August/September/October 2004

Feature Articles:

A Look at the Past, Present and Future of our Fraternity

Members of the Mooseheart Brass Ensemble earned thunderous applause from proud Moose men and women as they played “Mooseheart the Happiest” during the Convention Premiere.

The 116th International Convention and the 91st International Conference of the Women of the Moose, held for the first time ever in North Carolina’s “Queen City,” opened with more than 4,000 members singing our three national anthems and the posting of our nations’ colors. That was traditional, but what followed was not: “Convention Premiere—The Past, Present and Future,” featured the announcement of a single, unified 2004-05 theme for the Loyal Order of Moose, Women of the Moose, and Moose Legion: “It’s Up To Me!”

Three Mooseheart graduates made eloquent statements on that theme and on Mooseheart’s impact on their lives, current Mooseheart students played a role in the ceremony and the new membership theme, “It’s Up to Me” was unveiled. The premiere closed with a presentation on “Coping With the Challenges of Change,” by guest speaker Vicki Hitzges.

“I Began Believing in the Me I Could Not See (at Mooseheart)”

Mark Penzkover
Class of 1984

Gary Urwiler
Class of 1987

Darell Hammond
Class of 1989

T hree Mooseheart graduates who learned to believe in themselves after entering the Child City following some tragic turns in their lives all told the 4,000 assembled Moose men and women in the overflowing Grand Ballroom of the Charlotte Convention Center it truly is up to them to keep the fraternity—and Mooseheart—thriving through the 21st century.

Mooseheart alumni Mark Penzkover (Class of 1984), Gary Urwiler (’87) and Darell Hammond (’89) each challenged the 1.4 million men and women of the Moose to embrace the spirit of the newly announced 2004-2005 campaign theme: “Moose Momentum-It’s Up to Me!”

“When you go back home, please ask all of the Lodge and Chapter members to look in the mirror and say: It’s Up to Me,” Penzkover urged his audience during the Convention Premiere.

“I learned at Mooseheart . . . if I wanted to turn a vision into a reality, I needed to look in the mirror, and say to that person: ‘It’s up to me.’ I knew that I needed support from others, but also knew that nobody was going to do it for me,” Penzkover added.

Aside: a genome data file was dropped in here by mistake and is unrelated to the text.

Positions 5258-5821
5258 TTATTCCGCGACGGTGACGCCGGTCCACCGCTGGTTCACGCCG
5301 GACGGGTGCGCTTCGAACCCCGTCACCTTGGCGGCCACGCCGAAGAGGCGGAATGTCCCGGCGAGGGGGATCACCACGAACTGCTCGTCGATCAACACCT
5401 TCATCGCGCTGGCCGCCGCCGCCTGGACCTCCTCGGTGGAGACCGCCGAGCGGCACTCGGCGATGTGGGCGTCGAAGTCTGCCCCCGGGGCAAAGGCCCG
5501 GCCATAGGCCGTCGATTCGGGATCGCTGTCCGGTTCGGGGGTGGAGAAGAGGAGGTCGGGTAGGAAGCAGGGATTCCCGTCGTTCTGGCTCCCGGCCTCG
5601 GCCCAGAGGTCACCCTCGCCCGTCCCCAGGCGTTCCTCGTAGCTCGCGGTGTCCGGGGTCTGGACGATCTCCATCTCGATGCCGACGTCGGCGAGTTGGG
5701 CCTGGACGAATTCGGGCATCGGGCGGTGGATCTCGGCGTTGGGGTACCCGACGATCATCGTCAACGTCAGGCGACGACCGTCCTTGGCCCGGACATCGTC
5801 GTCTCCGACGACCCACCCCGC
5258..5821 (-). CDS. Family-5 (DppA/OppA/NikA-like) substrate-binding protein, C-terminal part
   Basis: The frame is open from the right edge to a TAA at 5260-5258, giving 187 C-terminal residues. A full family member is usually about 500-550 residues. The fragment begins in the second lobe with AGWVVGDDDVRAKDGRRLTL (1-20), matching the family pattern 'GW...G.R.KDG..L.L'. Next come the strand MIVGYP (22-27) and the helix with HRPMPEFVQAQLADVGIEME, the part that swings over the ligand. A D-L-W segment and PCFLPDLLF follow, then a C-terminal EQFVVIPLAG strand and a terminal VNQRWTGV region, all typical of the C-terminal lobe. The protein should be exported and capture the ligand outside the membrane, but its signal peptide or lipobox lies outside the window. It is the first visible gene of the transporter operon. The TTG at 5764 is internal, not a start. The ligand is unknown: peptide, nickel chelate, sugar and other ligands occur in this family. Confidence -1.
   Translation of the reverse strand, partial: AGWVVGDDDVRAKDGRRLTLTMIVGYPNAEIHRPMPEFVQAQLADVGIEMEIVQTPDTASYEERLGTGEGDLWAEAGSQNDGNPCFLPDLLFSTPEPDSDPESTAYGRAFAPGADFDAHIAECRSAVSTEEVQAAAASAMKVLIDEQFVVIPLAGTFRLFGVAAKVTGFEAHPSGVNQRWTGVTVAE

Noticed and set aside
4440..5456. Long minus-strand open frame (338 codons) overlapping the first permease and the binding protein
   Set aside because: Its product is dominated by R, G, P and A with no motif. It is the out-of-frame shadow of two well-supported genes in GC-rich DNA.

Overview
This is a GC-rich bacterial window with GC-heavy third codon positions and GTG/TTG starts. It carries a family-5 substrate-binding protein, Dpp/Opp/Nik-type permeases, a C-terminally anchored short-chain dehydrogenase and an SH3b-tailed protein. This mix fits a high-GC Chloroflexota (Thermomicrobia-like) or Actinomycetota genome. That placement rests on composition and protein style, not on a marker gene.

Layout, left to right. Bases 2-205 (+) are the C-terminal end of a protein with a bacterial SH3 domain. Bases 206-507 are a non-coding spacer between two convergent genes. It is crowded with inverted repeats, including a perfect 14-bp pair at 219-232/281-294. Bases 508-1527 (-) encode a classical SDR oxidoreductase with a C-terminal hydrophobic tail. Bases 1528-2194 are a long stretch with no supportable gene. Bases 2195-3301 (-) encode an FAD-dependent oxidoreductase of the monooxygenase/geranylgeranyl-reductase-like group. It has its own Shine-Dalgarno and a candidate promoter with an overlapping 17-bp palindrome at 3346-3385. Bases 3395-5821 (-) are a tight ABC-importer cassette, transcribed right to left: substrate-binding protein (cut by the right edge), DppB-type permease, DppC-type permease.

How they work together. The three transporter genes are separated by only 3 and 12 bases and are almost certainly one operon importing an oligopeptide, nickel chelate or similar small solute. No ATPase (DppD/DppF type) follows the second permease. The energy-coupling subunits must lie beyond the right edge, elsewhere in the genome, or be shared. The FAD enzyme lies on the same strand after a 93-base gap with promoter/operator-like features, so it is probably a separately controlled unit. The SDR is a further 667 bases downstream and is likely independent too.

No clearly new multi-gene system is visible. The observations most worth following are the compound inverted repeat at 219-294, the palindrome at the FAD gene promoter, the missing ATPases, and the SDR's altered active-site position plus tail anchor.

Urwiler, who returned to Mooseheart last August as Superintendent of Education, recounted how his father dropped dead of a heart attack right before his eyes when he was five. Urwiler said he became increasingly rebellious and unmanageable; finally, his mother sent him to Mooseheart in 1981.

“At the age of 12, I entered the gates of Mooseheart, at which point, I learned something that has stayed with me for a lifetime. If I was going to change my life, be successful, and reach my goals, it was going to be up to me,” Urwiler said. “When I came to Mooseheart, I began believing in the me I could not see.”

Hammond strode to the lectern in golf shirt and shorts directly from the airport, his flight into Charlotte having been delayed by weather. “Fortunately, the men and women of the Moose have always accepted me as I am,” he declared, drawing an ovation. Hammond, in just the last nine years, has founded and built a nationally famous nonprofit concern named, KaBOOM, that has raised more than $30 million and built more than 700 children’s playgrounds as far away as Africa, involving the services of more than 200,000 volunteers. Hammond said that he developed his belief in “It’s Up to Me” while at Mooseheart.

“Qualities such as spirit, purpose, disciplineand pride—these I learned in getting through my seventh-grade math class at Mooseheart,” Hammond said.

Hammond’s infuential admirers include U.S.Sen. Hillary Clinton; and a positive relationship with Ben & Jerry’s Ice Cream has recently resulted in a new flavor: “KaBerry KaBOOM!”

. Please click on any photograph below to view a larger image.

Charlotte-based U.S. Marines posted American colors at the start of the ceremony.

Grand Chancellor Tonie Ewoldt set the tone for the 116th International Convention, telling Moose men and women that it’s time to tackle problems by resolving, “It’s Up To Me.”

Supreme Councilman George W. McCullough III beamed with pride as he welcomed Moose men and women, from all over the continent, to his hometown of Charlotte, NC.